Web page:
Sarcoidosis is a multisystem granulomatous disease of unknown etiology that commonly affects the lungs, lymph nodes, and skin. The disease often presents in patients between the third and sixth decade and its pathology is defined by the presence of noncaseating granulomas within organs throughout the body. Oral and neurologic involvement of sarcoid is extremely rare and occurs in approximately 1% and 5% of patients with the disease, respectively. A case of sarcoidosis involving the gingiva and submandibular lymph nodes is described in a 14-year-old girl. Further neural involvement of the disease was recognized after initial biopsy examinations and systemic evaluation. This presentation is especially rare given the patient's lack of symptoms, age at diagnosis, and initial oral manifestations.
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http://dx.doi.org/10.1016/j.joms.2019.01.018DOI Listing
June 2019

Juvenile Idiopathic Arthritis: An Idea Whose Time Has Gone?

J Rheumatol 2019 02;46(2):124-126

Brigham and Women's Hospital, Boston Children's Hospital, Harvard Medical School, Boston, Massachusetts, USA.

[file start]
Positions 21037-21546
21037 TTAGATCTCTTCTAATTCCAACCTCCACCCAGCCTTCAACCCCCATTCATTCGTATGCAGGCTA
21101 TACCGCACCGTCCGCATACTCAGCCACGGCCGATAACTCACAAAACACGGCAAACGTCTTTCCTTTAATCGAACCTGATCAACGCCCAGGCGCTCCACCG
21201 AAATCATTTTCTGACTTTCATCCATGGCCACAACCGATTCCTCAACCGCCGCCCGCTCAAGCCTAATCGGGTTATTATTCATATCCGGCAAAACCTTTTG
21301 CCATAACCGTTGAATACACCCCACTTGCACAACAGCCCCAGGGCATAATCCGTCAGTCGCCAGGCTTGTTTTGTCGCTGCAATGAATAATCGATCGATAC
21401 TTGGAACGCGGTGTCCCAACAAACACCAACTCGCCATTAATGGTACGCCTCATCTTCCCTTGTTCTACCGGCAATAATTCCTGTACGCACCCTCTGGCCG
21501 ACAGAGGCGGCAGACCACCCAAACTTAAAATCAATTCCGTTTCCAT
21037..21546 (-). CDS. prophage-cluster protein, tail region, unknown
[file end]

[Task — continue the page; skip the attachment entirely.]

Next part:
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http://dx.doi.org/10.3899/jrheum.180922DOI Listing
February 2019

Rituximab treatment for chronic steroid-dependent Henoch-Schonlein purpura: 8 cases and a review of the literature.

Pediatr Rheumatol Online J 2018 Nov 14;16(1):71. Epub 2018 Nov 14.

Department of Pediatrics, Division of Rheumatology, University of Alabama at Birmingham, 1600 7th Ave S, CPPN G10, Birmingham, AL, 35233, USA.

Background: Henoch-Schonlein purpura (HSP) is a small vessel vasculitis that is characterized by non-thrombocytopenic purpura, abdominal pain, arthritis, and glomerulonephritis. Typically, HSP is self-limited requiring only supportive care, but more severe cases may require corticosteroid (CS) treatment. Rarely, a subset of these patients has persistent rash, arthritis, abdominal involvement, or renal disease despite treatment with CS, or has disease recurrence on CS tapering. Refractory HSP has been effectively treated with a variety of CS sparing therapies. For life-threatening refractory HSP, the B cell depleting agent, rituximab (RTX), has been reported as beneficial for children with substantial renal or central nervous system involvement. However, RTX use for children with less severe HSP, but chronic CS dependent disease refractory to CS sparing immunomodulatory agents, has been less well explored. Herein, we describe 8 children treated with RTX for chronic refractory HSP and report a reduction in recurrent hospitalizations and eventual CS discontinuation.